Equality operators: == and !=
The == operator, also known as equality or double equal, will return true if both objects are equal and false if they are not.
str1 = ?This is string?
str2 = ?This is string?
str1 == str2 #Output: => truestr1 != str2 #Output: => false
When comparing numbers of different types (e.g., integer and float), if their numeric value is the same, == will return true.
2 == 2.0 # Output: => true
The eql? method returns true if obj and other refer to the same hash key. This is used by Hash to test members for equality. For objects of class Object, eql? is synonymous with ==. Subclasses normally continue this tradition by aliasing eql? to their overridden ==method, but there are exceptions. Numeric types, for example, perform type conversion across ==, but not across eql?, so:
1 == 1.0 #=> true1.eql? 1.0 #=> false
Unlike the == operator which tests if both operands are equal, the equal method checks if the two operands refer to the same object. This is the strictest form of equality in Ruby.
Example: a = ?xyz? and b = ?xyz?
a.object_id # Output: => 20139460b.object_id # Output :=> 19972120a.equal? b # Output: => false
In the example above, we have two strings with the same value. However, they are two distinct objects, with different object IDs. Hence, the equal? method will return false.
Let?s try again, only this time b will be a reference to a. Notice that the object ID is the same for both variables, as they point to the same object.
a = “string”b = aa.object_id # Output: => 18637360b.object_id # Output: => 18637360a.equal? b # Output: => true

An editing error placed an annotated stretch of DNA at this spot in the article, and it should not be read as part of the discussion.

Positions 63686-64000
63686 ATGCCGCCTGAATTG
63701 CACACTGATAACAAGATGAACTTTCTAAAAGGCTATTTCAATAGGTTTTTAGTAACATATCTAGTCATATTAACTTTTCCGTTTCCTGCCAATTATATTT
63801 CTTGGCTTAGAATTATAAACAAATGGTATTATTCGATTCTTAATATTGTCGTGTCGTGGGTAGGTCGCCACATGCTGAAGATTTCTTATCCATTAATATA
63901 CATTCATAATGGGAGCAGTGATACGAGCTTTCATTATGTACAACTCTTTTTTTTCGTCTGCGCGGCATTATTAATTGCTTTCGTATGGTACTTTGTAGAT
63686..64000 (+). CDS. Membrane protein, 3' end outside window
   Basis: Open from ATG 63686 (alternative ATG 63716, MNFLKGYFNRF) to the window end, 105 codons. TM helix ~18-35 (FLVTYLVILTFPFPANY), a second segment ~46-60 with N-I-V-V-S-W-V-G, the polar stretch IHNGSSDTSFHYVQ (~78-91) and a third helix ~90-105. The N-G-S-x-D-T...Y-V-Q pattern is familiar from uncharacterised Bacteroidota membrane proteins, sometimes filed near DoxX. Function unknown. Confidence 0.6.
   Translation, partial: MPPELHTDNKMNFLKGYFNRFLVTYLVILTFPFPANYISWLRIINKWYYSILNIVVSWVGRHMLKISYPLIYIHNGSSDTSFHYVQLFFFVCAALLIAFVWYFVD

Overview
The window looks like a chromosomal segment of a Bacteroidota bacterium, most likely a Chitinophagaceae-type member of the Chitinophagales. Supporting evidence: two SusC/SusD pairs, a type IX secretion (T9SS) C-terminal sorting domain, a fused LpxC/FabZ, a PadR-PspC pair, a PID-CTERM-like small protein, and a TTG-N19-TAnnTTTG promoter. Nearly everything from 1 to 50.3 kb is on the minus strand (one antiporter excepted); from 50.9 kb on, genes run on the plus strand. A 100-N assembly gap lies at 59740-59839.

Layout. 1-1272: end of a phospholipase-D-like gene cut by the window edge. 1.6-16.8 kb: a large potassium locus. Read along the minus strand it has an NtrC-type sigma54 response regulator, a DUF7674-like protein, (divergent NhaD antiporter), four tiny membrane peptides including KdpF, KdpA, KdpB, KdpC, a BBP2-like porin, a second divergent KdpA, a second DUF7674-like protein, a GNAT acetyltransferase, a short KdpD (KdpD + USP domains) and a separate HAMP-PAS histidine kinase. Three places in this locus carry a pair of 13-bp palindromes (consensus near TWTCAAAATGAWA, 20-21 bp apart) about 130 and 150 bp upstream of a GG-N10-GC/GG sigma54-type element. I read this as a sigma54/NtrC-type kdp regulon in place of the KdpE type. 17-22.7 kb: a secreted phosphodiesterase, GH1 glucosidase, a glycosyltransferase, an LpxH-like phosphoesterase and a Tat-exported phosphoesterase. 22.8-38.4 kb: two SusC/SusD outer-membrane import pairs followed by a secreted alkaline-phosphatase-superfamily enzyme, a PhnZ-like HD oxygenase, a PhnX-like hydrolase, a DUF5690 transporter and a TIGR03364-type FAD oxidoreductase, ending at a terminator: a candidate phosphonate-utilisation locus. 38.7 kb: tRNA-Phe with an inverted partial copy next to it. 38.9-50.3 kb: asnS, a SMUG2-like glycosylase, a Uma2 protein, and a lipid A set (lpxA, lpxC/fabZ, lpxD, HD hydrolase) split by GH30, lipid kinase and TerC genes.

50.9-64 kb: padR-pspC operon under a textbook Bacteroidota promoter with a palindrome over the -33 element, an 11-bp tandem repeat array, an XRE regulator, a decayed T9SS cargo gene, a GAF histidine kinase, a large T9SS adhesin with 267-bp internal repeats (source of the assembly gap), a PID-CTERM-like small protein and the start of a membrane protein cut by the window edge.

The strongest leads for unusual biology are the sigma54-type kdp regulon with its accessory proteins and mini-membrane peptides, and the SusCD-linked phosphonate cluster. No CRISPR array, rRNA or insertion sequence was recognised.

Case equality operator: ===
Many of Ruby?s built-in classes, such as String, Range, and Regexp, provide their own implementations of the === operator, also known as case-equality, triple equals or threequals. Because it?s implemented differently in each class, it will behave differently depending on the type of object it was called on. Generally, it returns true if the object on the right ?belongs to? or ?is a member of? the object on the left. For instance, it can be used to test if an object is an instance of a class (or one of its subclasses).
String === “zen” # Output: => trueRange === (1..2) # Output: => trueArray === [1,2,3] # Output: => trueInteger === 2 # Output: => true
Range Implementation of ===
When the === operator is called on a range object, it returns true if the value on the right falls within the range on the left.
(1..4) === 3 # Output: => true(1..4) === 2.345 # Output: => true(1..4) === 6 # Output: => false(“a”..”d”) === “c” # Output: => true(“a”..”d”) === “e” # Output: => false
Implicit usage of the === operator on case/when statements
This operator is also used under the hood on case/when statements. That is its most common use.
minutes = 15case minutes when 10..20 puts “match” else puts “no match”end# Output: match
In the example above, if Ruby had implicitly used the double equal operator (==), the range 10..20 would not be considered equal to an integer such as 15. They match because the triple equal operator (===) is implicitly used in all case/when statements. The code in the example above is equivalent to:
minutes = 15if (10..20) === minutes puts “match”else puts “no match”end# Output: match